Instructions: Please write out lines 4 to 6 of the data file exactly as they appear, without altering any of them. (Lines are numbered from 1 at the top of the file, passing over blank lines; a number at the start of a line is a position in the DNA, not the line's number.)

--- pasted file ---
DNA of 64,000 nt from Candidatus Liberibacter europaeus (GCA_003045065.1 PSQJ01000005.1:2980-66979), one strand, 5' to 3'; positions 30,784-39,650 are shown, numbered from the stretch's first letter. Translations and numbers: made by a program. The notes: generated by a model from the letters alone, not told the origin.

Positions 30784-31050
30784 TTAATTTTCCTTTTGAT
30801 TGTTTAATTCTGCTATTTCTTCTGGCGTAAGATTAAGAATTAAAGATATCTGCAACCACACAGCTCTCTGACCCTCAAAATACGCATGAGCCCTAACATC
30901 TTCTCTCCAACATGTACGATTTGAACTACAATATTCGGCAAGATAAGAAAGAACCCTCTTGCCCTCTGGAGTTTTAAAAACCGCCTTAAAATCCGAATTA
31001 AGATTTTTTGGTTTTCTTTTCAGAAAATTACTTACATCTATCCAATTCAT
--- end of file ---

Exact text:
30801 TGTTTAATTCTGCTATTTCTTCTGGCGTAAGATTAAGAATTAAAGATATCTGCAACCACACAGCTCTCTGACCCTCAAAATACGCATGAGCCCTAACATC
30901 TTCTCTCCAACATGTACGATTTGAACTACAATATTCGGCAAGATAAGAAAGAACCCTCTTGCCCTCTGGAGTTTTAAAAACCGCCTTAAAATCCGAATTA
31001 AGATTTTTTGGTTTTCTTTTCAGAAAATTACTTACATCTATCCAATTCAT